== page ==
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Please help! So frustrated.

2969 Views 21 Replies 17 Participants Last post by  JazzNScout
Hello all,

Wondering if you can help me please??.... I have a 13 week old German Shepherd male puppy named Bowser. He's a great dog, full of beans and never gets tired. I keep him out during the day (leaving the utility door open so he can go in and out whenever he wants to rest, but only the utility).

At night I try to bring him into the living room with us to relax with my me and my 2 housemates. My housemate has bought a toy terrier puppy too (complete house dog) and he is the same age as my GShepherd and we bought them at the same time, but all they seem to do is want to bite each other, and I can't seem to settle my German Shepherd down at all. :cry:He keeps jumping all over the place and people, and he is way too powerful for the toy puppy so they have to be seperated. I have had to put him back out to the utility most nights because he is incontrollable, which I hate doing because he is on his own all night then. When everyone has and the toy pup has left the room I can bring him in then and let him explore and he eventually settles into his bed, but he's not really learning anything this way.

I really don't want to have to leave him out all night as well as all day, so of anyone has any points please share them, as I'm very annoyed about the problem. It has got to the stage now where I get angry with him and shout at him (which is not helping him learn) but he just won't listen. I can only describe him as hyperactive haha!

Please help as I want him to be part of our household and be around people?? :help:

Thanks a lot.
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Don't shout at him, that will make things worse.

He is a puppy. But there is no law that you cannot use a leash in a house. Bring the puppy in on leash. Put a crate in the living room where people are settling down and have a big bone in there.

When he gets a little too rambunctious on lead with the other puppy put him in the crate and give him the large bone to work on, hopefully to stop him from whining and carrying on in there. At least he will be in the same room with everyone else.
After a while try again.

Also start classes, puppy classes if possible. Train him every day. Take him for a good walk, then play a chase or tug game in the yard for a while. Get him tired out. Then bring him into the living room. A tired puppy is a good puppy.

Terriers can be holy terrors and can be very full of energy and wanting to play too. The problem is, your dog at just over three months can actually hurt the other puppy, and it does not have to be deliberate. I think you should let them play together, but when your pup is tired, while you are supervising, and as soon as it gets rough, time out for one or the other.

If you have the room, put up a doggy play yard in the living room. Sometimes, the terrier and sometimes your pup is put in the play yard. Have toys and in there, and use it so that both dogs have some time to learn how to be free in the house without just play, play, playing.

Biting at this stage is playing, but that does not mean they cannot hurt one another, or that the play cannot get too rough.

Is the utility room door shut, or is it a baby gate. Shutting the door is so much more hard on a puppy than gating him away from the hubbub. He can still see and hear, and he is not isolated.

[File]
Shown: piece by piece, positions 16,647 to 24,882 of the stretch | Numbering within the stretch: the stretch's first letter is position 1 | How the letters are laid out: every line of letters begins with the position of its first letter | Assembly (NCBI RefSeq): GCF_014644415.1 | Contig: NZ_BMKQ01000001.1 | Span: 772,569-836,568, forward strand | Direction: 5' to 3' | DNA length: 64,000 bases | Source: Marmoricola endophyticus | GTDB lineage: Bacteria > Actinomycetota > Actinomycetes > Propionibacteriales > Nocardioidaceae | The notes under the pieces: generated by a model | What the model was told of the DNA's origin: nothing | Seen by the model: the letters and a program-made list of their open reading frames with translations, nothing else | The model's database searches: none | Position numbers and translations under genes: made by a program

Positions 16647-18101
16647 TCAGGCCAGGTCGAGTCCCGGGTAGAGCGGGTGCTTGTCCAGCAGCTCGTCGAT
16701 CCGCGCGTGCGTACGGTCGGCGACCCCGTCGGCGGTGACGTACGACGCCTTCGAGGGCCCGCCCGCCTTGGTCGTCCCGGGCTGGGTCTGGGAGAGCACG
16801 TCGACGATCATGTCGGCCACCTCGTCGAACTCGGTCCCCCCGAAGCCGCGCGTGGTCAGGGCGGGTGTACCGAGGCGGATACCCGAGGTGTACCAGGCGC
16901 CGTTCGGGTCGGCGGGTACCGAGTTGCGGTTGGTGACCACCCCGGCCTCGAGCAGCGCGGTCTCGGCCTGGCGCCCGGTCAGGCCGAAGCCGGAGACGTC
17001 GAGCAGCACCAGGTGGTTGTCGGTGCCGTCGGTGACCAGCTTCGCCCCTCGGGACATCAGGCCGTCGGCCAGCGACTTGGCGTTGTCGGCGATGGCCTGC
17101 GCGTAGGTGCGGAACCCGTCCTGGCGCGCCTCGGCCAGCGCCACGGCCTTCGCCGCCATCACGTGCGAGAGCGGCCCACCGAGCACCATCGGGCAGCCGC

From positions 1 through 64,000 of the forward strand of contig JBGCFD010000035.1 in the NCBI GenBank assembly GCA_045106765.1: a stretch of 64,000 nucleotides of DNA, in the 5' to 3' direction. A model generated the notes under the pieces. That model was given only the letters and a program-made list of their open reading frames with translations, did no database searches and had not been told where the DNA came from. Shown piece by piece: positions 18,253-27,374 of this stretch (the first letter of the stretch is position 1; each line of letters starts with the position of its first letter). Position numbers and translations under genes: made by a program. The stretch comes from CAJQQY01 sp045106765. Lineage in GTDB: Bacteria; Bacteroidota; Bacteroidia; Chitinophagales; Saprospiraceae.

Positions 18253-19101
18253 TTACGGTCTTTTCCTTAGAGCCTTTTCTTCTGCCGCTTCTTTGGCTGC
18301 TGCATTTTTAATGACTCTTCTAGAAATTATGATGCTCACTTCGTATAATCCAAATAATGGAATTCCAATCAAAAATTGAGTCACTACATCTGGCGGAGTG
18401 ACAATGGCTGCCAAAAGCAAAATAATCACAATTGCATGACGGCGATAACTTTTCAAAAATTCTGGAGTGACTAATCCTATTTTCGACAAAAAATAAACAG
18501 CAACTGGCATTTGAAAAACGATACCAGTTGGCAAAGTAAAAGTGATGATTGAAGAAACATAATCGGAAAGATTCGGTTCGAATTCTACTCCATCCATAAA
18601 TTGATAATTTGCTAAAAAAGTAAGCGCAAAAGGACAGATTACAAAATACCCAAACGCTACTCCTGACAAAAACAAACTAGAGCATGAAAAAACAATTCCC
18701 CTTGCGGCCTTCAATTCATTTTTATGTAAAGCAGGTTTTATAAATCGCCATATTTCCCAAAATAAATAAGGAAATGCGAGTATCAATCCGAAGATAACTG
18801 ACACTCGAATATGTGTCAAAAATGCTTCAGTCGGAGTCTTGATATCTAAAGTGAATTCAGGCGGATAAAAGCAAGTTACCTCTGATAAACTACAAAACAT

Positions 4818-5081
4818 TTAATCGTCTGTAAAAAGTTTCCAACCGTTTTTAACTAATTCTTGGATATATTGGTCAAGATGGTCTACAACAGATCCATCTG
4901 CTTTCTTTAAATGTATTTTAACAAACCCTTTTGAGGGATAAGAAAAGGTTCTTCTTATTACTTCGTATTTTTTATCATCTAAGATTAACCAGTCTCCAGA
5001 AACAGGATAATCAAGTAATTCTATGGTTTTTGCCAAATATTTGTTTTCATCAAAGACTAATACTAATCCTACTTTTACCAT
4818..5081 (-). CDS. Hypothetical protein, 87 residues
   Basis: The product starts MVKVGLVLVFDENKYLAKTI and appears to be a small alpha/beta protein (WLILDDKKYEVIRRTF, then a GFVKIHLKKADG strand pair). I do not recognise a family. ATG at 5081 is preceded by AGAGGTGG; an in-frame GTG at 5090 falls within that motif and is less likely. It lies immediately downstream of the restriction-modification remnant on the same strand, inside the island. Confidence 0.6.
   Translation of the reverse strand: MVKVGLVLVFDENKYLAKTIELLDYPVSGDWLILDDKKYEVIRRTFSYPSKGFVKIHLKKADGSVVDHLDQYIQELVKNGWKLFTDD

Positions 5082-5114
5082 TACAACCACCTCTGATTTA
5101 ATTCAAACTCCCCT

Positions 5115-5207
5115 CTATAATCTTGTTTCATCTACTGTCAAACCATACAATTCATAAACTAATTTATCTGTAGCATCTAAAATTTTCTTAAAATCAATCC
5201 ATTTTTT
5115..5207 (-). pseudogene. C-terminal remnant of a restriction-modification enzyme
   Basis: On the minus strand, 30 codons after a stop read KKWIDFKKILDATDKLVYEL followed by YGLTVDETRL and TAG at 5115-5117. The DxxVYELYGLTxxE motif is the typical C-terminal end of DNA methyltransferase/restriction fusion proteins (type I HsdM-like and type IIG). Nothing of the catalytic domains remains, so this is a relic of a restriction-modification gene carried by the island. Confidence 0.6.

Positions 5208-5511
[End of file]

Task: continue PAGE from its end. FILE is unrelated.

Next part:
Get him in classes ASAP. Hope your roomie gets her pup in classes too. Little dogs need obedience classes too. But I would not suggest the same class unless that is the only way they will do it, and then try to work apart from one another.

Good luck.
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I think a group of roommates all have a lot of growing up to do.

Too bad the puppies are in the middle of all of that.

The best advice I can offer is to call the breeder and ask if you can return the puppy.

If you do not have the money for training classes, how will you pay for an obstruction to be removed? Or, how will you pay for an orthopaedic surgery? Or, how will you pay for vaccinations?

In short, what were you thinking.

When you purchase a puppy, everyone in the household should be on board. This is not a situation were you live in a building and you have a bedroom, bath, kichenette, and living room. It sounds like you share living quarters. And somehow you are low man on the totem pole and your dog has to stay outside or banished to a utility room.

When you were considering this purchase, and they were considering theirs, did you get together and go over some house rules? ie, no dogs on couches, who cleans the poo in the yard, which dog is allowed where and when? What to do in the event the pups will not coexist in harmony?

Bringing a puppy into a household is not the same as buying a laptop or a bicycle. You need to be somewhat in agreement with your roommates about this. If you were, you could set up two crates in the living room, and crate both dogs when the play is too rough. You could set up an ex-pen or play yard and put one or the other dog in it. You could put a crate in your bedroom and let your dog sleep in the room with you.

This pup is going to be nothing but trouble if it remains outside of the household, isolated, alone.

The answer IS NOT a four mile walk every three days. In fact a walk that long should never be forced on a youngster like this.

Call the breeder and explain the situation, if they will not take the dog back (do not expect them to return your money) then you may consider asking a rescue to help you place the puppy in a good home. I do not think you have the time or money for this, and even if you do, the household people do not seem to be willing to allow it.
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